Here is the update on the VIX, we are not quite to the zone to sell the VIX. You can see the last two times we reached this level we sold off heavily. This trade is not based on an absolute value of the VIX, it is based on an oversold level of the stock market. We have not reached that level but we are getting closer. I am not going to reveal what that indicator at the bottom is so no questions or emails on that. Just suffice it so say, that once it reaches a level just a little lower, it is a sell signal for the VIX. Perhaps what we will see is a bounce up into the sell signal I am looking for in the Indexes over the next week to 10 days, then a plunge which will take us into the zone and also stocks into the seasonal buy zone in October. That would be a great buy signal if it were to play out that way.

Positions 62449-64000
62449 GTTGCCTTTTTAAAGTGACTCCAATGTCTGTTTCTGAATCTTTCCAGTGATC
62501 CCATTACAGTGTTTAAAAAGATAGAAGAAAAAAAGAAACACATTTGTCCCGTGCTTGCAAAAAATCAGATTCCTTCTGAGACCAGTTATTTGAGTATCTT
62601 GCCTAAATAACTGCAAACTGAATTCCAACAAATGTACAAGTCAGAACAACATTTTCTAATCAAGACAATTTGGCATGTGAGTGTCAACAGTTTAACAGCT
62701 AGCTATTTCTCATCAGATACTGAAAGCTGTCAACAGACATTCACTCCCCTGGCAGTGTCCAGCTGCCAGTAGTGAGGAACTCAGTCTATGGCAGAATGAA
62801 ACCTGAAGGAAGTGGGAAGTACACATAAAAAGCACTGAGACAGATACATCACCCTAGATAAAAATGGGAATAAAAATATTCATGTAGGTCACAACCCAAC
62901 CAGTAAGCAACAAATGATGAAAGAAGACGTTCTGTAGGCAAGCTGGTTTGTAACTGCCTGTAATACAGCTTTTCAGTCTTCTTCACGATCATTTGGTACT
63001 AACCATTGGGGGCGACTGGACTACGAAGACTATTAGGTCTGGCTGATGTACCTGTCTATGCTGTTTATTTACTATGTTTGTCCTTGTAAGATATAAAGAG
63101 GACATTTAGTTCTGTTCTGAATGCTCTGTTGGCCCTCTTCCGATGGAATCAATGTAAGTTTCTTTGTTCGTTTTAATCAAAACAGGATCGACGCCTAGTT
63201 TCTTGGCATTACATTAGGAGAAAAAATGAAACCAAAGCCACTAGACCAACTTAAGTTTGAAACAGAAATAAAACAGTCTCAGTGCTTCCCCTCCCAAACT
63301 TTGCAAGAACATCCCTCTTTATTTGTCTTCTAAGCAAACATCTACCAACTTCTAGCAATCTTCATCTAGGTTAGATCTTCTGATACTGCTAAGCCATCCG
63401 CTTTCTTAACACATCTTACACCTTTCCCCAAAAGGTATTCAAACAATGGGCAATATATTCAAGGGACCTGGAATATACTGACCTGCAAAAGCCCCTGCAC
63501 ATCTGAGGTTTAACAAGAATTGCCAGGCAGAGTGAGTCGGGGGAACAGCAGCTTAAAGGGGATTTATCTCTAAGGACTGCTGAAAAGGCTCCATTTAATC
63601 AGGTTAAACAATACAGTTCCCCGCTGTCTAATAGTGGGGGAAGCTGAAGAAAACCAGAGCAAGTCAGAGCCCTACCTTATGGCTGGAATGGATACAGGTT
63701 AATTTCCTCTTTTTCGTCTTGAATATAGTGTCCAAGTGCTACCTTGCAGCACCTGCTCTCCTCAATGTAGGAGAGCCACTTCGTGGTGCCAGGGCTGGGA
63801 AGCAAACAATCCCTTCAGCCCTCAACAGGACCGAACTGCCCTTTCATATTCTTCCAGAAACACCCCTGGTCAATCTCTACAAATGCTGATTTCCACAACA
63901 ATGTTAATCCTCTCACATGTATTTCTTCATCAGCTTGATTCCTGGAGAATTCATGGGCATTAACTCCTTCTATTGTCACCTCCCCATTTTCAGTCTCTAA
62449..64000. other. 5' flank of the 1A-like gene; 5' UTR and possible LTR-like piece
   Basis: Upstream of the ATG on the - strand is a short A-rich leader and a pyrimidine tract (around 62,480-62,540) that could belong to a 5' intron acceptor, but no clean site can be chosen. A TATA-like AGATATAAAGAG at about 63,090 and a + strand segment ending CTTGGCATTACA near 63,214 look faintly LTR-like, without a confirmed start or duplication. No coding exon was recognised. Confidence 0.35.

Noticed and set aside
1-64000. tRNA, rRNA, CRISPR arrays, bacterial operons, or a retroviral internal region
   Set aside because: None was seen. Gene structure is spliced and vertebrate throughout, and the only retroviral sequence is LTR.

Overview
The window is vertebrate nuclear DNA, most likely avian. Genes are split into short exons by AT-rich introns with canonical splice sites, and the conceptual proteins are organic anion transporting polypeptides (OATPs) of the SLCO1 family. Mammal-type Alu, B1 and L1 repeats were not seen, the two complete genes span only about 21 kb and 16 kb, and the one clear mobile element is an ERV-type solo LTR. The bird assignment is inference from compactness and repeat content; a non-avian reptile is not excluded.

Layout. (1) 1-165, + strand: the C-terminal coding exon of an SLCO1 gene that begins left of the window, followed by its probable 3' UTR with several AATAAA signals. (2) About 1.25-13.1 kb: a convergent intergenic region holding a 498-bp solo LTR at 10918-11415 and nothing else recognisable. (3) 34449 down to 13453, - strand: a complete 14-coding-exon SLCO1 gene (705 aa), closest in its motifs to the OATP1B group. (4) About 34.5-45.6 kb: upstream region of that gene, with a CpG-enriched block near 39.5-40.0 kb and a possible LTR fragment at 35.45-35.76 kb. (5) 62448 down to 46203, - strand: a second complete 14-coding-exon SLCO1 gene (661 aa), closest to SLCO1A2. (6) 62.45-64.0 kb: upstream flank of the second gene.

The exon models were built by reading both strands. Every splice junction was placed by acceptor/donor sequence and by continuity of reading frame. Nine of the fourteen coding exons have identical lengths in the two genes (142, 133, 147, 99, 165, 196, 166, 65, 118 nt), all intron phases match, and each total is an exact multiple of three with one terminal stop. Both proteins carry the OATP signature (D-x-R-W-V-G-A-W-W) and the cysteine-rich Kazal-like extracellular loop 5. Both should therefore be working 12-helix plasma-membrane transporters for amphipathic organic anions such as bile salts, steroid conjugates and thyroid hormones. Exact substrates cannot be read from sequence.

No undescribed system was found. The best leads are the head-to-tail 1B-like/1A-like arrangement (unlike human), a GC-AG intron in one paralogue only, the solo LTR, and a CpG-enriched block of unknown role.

The next market Cocoa is really setup well for a rally right here, which then should be followed by a pretty good sell signal in September.

You can see we have pretty good commercial buying here at a time when a seasonal trough is due. We also have a seasonal high then to follow in a few weeks, so this should be good two way action here. Sentiment also got pretty bearish recently at the low a week back, so we should move up some here.

Here is an updated Natural Gas chart, showing we are really getting close to a very good buying spot. In particular notice how negative the Small Speculators have gotten, selling heavily into the seasonal low point. The Commercials are also buying. We still are in a huge downtrend, so we can't get too excited just yet but this buy is close.

The Wheat market which has been rallying appears to be setup to continue to move up, although the Sentiment is getting a tad too bullish to be perfect. We do have commercials buying here, and the seasonals call for a continued rally. I am not long this market yet but am looking to get long this coming week.